AF, Army Teams Lauded for Manufacturing-Technology Advances
American Forces Press Service
WASHINGTON, Nov. 30, 2004 The sixth annual Defense Manufacturing Technology Achievement Award was presented today at the Defense Manufacturing Conference in Las Vegas.
John B. Todaro, director of the Defense Department's Office of Technology Transition, presented the award to the Air Force's Lean Depot Repair and the Army's Uniform Cannon Tube Reshaping initiatives.
The award recognizes defense and private sector individuals responsible for developing innovative manufacturing processes that improve the affordability, cycle time, readiness, and availability of weapon systems and components for warfighter needs.
The Lean Depot Repair team -- consisting of representatives from the Air Force Materiel Command and Air Force Research Laboratory, both at Wright-Patterson Air Force Base, Ohio; Warner Robins Air Logistics Center, at Robins Air Force Base, Ga.; and Simpler Consulting, of Ottumwa, Iowa -- was recognized for implementing Lean Depot Repair procedures at Warner Robins.
"This lean approach revolutionized the Programmed Depot Maintenance lines for F-15 and C-5 aircraft, generating dramatic payback for the warfighter in the form of reduced repair time, increased on-time return of aircraft to the field, and lower maintenance cost," according to a news release from the Office of the Deputy Undersecretary for Advanced Systems and Concepts.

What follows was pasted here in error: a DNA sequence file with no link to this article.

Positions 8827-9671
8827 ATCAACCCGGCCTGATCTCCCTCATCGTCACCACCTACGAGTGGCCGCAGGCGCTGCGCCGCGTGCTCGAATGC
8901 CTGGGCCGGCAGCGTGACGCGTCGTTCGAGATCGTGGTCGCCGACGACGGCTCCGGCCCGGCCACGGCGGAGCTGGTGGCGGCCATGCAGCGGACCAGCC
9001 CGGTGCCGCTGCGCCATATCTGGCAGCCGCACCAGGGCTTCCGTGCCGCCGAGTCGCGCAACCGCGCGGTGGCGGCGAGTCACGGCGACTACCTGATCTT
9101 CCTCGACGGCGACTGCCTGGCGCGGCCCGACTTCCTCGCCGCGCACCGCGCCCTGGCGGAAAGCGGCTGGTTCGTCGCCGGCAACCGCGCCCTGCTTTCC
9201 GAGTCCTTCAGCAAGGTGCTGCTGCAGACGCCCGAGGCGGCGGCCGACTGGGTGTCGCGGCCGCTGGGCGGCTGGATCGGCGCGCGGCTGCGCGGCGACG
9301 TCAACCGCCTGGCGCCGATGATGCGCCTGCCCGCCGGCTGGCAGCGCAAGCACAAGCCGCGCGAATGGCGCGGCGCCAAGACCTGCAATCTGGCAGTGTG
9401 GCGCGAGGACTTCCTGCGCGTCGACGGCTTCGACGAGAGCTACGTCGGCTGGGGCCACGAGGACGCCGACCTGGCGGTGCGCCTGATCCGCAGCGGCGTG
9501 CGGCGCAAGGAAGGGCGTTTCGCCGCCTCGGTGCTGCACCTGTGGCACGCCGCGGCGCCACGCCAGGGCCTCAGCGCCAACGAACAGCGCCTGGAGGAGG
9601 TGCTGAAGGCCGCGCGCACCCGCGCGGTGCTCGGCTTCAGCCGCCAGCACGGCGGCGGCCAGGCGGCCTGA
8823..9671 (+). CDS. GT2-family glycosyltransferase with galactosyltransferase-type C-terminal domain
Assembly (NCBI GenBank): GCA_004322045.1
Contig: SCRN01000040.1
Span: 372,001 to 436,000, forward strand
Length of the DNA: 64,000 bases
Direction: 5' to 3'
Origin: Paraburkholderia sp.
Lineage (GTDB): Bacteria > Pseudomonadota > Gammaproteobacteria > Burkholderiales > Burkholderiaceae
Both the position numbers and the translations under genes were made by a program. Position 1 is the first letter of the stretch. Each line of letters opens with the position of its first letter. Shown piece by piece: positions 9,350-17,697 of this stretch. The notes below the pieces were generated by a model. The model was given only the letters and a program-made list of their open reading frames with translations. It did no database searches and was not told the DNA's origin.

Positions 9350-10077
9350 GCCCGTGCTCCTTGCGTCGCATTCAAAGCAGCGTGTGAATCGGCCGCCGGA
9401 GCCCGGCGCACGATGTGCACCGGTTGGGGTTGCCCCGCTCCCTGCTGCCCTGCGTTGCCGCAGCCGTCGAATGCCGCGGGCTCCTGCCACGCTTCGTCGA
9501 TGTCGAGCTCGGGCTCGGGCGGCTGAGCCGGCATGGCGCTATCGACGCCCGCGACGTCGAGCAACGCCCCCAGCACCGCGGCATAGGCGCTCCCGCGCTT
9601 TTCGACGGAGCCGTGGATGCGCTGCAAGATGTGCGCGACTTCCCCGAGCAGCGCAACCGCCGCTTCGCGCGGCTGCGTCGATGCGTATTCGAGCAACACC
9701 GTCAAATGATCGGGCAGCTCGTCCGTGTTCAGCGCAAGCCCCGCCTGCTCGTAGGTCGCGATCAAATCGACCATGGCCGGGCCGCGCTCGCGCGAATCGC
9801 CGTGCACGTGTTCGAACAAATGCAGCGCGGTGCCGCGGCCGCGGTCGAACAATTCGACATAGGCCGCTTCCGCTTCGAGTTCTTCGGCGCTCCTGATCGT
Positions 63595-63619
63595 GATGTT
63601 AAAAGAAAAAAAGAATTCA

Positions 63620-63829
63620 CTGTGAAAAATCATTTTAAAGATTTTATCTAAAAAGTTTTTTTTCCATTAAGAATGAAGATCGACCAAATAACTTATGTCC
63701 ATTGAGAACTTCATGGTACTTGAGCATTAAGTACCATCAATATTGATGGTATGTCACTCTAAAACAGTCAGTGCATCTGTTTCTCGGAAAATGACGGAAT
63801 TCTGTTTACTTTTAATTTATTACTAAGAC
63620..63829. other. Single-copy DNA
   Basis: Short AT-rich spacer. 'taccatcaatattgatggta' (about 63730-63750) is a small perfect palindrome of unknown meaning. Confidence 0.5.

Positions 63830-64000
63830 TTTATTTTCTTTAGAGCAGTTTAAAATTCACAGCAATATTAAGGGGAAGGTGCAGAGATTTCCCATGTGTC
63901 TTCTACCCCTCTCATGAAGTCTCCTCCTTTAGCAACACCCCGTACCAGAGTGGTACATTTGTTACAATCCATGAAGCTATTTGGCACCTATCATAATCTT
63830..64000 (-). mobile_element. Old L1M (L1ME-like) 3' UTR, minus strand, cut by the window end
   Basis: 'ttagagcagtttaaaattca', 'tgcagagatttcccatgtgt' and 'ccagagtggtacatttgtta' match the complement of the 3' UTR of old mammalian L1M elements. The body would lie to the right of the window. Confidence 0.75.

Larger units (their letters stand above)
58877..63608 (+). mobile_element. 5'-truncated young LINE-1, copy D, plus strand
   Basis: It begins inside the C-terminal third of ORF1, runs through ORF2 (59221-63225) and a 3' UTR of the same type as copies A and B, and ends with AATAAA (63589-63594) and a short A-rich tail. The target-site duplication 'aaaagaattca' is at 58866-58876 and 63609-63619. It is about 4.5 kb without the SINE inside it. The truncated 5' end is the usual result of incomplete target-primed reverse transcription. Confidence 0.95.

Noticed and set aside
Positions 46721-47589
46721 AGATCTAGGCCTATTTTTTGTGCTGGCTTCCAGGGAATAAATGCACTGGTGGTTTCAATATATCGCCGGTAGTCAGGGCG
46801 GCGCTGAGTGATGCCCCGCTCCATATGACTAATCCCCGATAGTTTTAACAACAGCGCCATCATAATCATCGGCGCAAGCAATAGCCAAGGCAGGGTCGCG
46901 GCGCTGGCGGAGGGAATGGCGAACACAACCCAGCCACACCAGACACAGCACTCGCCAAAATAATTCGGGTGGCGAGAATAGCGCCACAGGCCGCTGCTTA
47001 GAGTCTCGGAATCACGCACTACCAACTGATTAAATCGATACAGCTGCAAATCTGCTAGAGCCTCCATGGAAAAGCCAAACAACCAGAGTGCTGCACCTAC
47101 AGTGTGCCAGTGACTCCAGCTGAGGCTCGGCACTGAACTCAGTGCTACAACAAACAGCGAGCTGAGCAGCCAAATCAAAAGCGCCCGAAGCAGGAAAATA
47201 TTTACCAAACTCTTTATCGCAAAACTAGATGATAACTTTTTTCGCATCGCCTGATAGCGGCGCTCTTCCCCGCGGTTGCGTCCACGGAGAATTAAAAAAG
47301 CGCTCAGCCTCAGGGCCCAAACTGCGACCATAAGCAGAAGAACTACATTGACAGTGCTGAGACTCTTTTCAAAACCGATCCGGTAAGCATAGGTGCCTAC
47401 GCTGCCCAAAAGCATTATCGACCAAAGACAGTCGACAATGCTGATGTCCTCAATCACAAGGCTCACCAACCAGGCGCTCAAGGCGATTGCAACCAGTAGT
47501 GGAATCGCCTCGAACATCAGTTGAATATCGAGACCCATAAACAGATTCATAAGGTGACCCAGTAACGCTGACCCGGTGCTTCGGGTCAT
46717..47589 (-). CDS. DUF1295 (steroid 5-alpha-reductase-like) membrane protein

The release noted that in fiscal 2000, only 25 percent of C-5 aircraft were returned to their units on time. That figure increased to 100 percent in fiscal 2004. Likewise, the on-time return of F-15 aircraft to the active fleet increased from 12 percent in fiscal 2000 to 80 percent in 2004.
"As a result of this remarkable achievement, lean depot practices are being expanded across the defense industrial base, including arsenals, depots, and shipyards," the release said.
The Uniform Cannon Tube Reshaping team -- composed of representatives from the Army Research Laboratory, in Adelphi, Md.; Army Aberdeen Test Center at Aberdeen Proving Ground, Md.; Bent Laboratories in Watervliet, N.Y.; and the Training, Doctrine, and Combat Development Directorate at Fort Knox, Ky. -- developed and refined a new method for making gun barrels more uniform than in the past, enabling "dramatic accuracy improvements" in the Abrams tank fire- control system.
The team developed more precise barrel-straightness-measurement equipment. Once implemented for production, the new process "is expected to provide a 65 percent reduction in impact dispersion of cannon tubes across the Army fleet of tanks," the release said.